Mila Kunis, Rachel Weisz and Michelle Williams are witches. But they insist that's only for the cameras, in the fantasy drama Oz the Great and Powerful.
''Michelle plays my enemy but we had kids the same age so they had play dates, and Mila was a real firecracker, entertaining all of us between takes,'' says Weisz, 42, who is married to 007 star Daniel Craig and has a six-year-old son, Henry, from her previous relationship with director Darren Aronofsky. ''It was funny because my character hates Michelle's character so much and I'd be torturing her and they'd yell, 'Cut!' and then we'd all be sitting together laughing!''
Inspired by L. Frank Baum's 1900 novel The Wonderful Wizard of Oz (and the classic 1939 movie starring Judy Garland), the prequel stars James Franco as Oscar ''Oz'' Diggs, a small-time circus magician with dubious ethics who is hurled away from Kansas in a hot air balloon and ends up in the Land of Oz. When smitten young witch Theodora (Kunis) finds him and brings him into Emerald City, he meets her menacing sister Evanora (Weisz) and is forced into a battle between good and evil when they turn against him and try to trick him into killing their sister, Glinda the Good Witch (Williams).
Director Sam Raimi - best known for The Evil Dead and the previous Spider-Man franchise - admits finding Glinda was his toughest casting challenge. ''We had to believe she truly was a good soul because the audience is so smart, you can't fake that,'' he says. ''But when you meet Michelle, you look right into her eyes and you can see she has a pure heart and soul.''
The books and the characters are in the public domain, prompting Disney's ambitious attempt to launch a new franchise if this investment, estimated at $US200 million, pays off.
The blockbuster was mostly shot on soundstages in Detroit, Michigan, where elaborate sets were built to create the magical worlds of Emerald City and the Land of Oz, and the women were all strapped into harnesses at various points to fly on zip-lines. Weisz can't help smiling as she talks about playing such an over-the-top role. ''[I] thought it would be fun to be a bit more flamboyant,'' says Weisz, who won a best supporting actress Oscar in 2006 for her role in the drama The Constant Gardener. ''My mum was a really big Joan Crawford, Bette Davis and Barbara Stanwyck fan, so as a kid I saw a lot of those movies and love watching women being really fabulous villainesses.''
Williams, 32, says she wanted to find a more three-dimensional take on Glinda. ''I did a lot of geeky research,'' explains the actor nominated for three Oscars (for Brokeback Mountain, Blue Valentine and My Week with Marilyn). ''I read what Frank Baum was reading when he wrote The Wizard of Oz series and sometimes these things give you really useful information about who he was basing characters on - like his mother-in-law was one of the early suffragettes fighting for the right for women to vote. So I don't have to think Glinda is fighting to liberate Munchkins and Quadlings when I'm playing her, but when I think about trying to liberate a group of people who have a personal connection to the author, then it comes alive.''
Kunis, 29, is a little less enthusiastic talking about her inspiration for playing arguably the flashiest witch in the story, transforming midway in the film into the green Wicked Witch of the West. ''You've got to … remember you are doing an over-the-top movie and it's not like we're making Schindler's List here,'' shrugs the actor, who was nominated for a 2010 Golden Globe for her chilling supporting role in Black Swan.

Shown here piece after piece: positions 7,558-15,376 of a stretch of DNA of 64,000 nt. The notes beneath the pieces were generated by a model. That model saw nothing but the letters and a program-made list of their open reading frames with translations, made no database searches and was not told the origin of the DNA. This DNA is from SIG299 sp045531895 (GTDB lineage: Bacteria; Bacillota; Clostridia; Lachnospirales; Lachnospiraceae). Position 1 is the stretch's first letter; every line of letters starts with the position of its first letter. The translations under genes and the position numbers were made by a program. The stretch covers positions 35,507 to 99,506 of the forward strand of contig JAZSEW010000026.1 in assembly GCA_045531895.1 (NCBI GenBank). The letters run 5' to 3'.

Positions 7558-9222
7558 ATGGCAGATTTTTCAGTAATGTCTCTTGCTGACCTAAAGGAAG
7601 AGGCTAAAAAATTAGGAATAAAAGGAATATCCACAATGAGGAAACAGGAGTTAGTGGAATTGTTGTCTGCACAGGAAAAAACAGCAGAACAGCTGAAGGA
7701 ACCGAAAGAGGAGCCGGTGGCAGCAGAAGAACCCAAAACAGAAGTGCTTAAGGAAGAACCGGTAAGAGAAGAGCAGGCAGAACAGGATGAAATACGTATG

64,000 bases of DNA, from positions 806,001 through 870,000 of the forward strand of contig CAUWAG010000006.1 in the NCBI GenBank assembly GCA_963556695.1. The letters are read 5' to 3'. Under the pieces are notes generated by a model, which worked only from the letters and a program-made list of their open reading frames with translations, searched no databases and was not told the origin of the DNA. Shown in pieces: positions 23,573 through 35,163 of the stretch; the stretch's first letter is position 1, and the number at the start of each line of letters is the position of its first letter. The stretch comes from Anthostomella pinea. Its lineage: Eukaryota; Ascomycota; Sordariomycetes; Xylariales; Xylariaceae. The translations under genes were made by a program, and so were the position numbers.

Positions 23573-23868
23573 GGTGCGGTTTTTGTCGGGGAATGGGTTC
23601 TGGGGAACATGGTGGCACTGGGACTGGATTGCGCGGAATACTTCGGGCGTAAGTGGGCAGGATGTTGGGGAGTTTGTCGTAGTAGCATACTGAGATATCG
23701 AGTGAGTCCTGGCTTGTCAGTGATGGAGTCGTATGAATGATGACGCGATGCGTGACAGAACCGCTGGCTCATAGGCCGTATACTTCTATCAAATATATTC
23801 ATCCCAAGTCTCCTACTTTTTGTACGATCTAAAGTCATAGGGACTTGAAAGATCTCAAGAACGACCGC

''You ask me how I acted her good and bad, but it's the same person. Take the green away and she's just a woman scorned.''
In the primate of his career
Zach Braff is exactly the explosively enthusiastic and highly amusing big kid that you expect. It is a reputation that landed him his role in Oz the Great and Powerful as Finley the flying monkey sidekick to James Franco's Oz.
"Some days the phone rings and it says, 'Sam Raimi wants to speak to you in his office,''' Braff says. "That's what happened to me. I didn't even know this movie was happening. I went to his office and he said, 'I think you're funny. I need someone who can improvise.' He put on the screen a rudimentary animatic and I started riffing as the monkey. Making him a little wise-ass, making him a little funny.
''Sam started cracking up and I was like, 'This is good, keep going,' and I started improvising little quips and he hired me. Then I got to go to Oz for six months, which is really Detroit."
The comedic actor, best known for his work on hospital comedy-drama Scrubs, is more than just a joker. He directed the acclaimed indie film Garden State, and won a Grammy Award for its soundtrack. He is rather professional about being funny.
"Those people who are 'on' all the time drive me nuts," he says. "But when its time to, on set, I love to. I'd say to Sam, 'I'm going to tell you every funny thing that comes into my brain. It'll probably some days annoy you, but take what you like.' Sometimes he'd laugh his ass off … sometimes he'd be like, 'Zach, the movie's not called Finley the Great and Powerful.'"
Braff is also a self-professed film geek. "Walking on the yellow brick road was pretty cool. There were so many of those moments, where you're kind of like, 'I can't believe I'm in a ''Wizard of Oz'' movie!' I would walk around the sets while the crew was still building them because I was in geek heaven."
And like all good geeks, Braff wanted a collector's item. "I wanted that monkey puppet so bad, but I'm not going to get that," he says. "I did get a yellow brick from the road, though. They had a truck load, as you can imagine." Giles Hardie
OZ THE GREAT AND POWERFUL 3D
GENRE Fantasy drama.
CRITICAL BUZZ Big stars, big budget and revamp of iconic story should attract a big crowd.
STARS James Franco, Mila Kunis, Rachel Weisz, Michelle Williams.
DIRECTOR Sam Raimi.